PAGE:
ELECTION season in both Japan and the United States makes this
week's summit between the two giant economic rivals an exercise in
The Tokyo summit in January between President Bush and Prime
Minister Kiichi Miyazawa was a political disaster. Mr. Bush turned
it into a US trade mission that flopped, and Japanese leaders
compounded matters later by issuing remarks critical of American
This time the two leaders will meet at the secluded Camp David
presidential retreat July 1-2. To prevent either leader from
receiving a political black eye before elections, disputes over
trade will be played down, Japanese officials say.
Mr. Miyazawa's Liberal Democratic Party faces an uphill fight in
a July 26 vote for half of parliament's upper house seats. The LDP
does not want Bush to upset key voters by possibly threatening
trade sanctions over such issues as Japan's restricted markets in
computer chips or rice.
Instead, Japanese officials hope for a gloss of friendly
bilateral summitry just before the larger summit in Munich of the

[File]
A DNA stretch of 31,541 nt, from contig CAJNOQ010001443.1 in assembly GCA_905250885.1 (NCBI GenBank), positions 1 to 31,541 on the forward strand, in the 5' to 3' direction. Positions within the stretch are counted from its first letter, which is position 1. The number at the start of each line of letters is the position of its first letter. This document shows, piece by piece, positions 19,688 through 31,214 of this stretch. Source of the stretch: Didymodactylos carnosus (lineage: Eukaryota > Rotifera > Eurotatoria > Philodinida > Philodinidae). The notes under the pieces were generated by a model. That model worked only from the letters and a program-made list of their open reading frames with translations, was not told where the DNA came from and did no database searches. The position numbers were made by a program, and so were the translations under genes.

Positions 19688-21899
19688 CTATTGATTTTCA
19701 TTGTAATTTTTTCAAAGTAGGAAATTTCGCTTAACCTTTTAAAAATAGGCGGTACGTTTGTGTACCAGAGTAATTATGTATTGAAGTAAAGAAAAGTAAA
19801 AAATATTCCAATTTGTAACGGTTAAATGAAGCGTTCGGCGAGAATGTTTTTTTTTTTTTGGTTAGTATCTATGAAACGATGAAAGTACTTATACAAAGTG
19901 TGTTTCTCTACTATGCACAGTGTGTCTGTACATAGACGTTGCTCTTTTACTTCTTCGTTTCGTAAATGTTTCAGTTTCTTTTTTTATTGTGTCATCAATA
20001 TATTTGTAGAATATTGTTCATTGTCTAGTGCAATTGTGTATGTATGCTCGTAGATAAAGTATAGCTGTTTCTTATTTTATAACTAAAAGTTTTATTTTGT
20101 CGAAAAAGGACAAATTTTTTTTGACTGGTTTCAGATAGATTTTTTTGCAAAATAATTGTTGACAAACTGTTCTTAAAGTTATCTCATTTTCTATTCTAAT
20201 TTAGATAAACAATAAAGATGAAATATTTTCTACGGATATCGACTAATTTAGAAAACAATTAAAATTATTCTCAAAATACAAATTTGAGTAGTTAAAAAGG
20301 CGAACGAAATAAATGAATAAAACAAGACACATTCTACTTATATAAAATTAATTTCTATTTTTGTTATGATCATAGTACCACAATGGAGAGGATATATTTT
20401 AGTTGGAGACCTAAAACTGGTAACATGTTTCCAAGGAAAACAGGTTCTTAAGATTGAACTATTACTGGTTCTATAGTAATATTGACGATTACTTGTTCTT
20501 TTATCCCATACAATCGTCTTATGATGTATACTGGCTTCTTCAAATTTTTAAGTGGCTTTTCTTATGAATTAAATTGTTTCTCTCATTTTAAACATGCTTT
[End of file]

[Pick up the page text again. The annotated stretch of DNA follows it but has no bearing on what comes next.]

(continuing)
seven major industrial nations July 6-8.
A cordial US-Japan summit would help Miyazawa and the LDP win
back its majority in the upper house, which it lost dramatically in
1989, and perhaps keep Bush unscathed by a potentially damaging
Both the Japanese government and big business have tried to
curtail a growing anti-Japan sentiment in the US, known as
"revisionism," that contends Japan must be treated uniquely as a
trade partner because of its mercantile form of capitalism and
virtual one-party democracy that differ from the West.
When Vice President Dan Quayle visited Tokyo in May, Miyazawa
praised him for his courage in "bashing the Japan-bashers and
revising the revisionists."
Officials in Tokyo seem relieved that the US election campaign
has not focused yet on Japan's rising trade surplus and its alleged
"unfair" business practices.
Still, they worry that the potential presidential candidacy of
Ross Perot, who is perceived here as a hard-liner against Japan,
might spark a protectionist mood in Congress.
To help Bush win in the November election, which is a
not-so-secret goal of Japanese leaders, Miyazawa will present a
plan that appears to meet a Bush request for Japan to boost its
sagging domestic economy with a pump-priming boost in the
government budget. The LDP gave sketchy details of the plan on
Saturday, saying it will spend $47 billion to $55 billion.
Japan, the locomotive
The US has requested such spending for two reasons. One is to
make Japan the economic locomotive for the world economy by having
it reach a targeted 3. …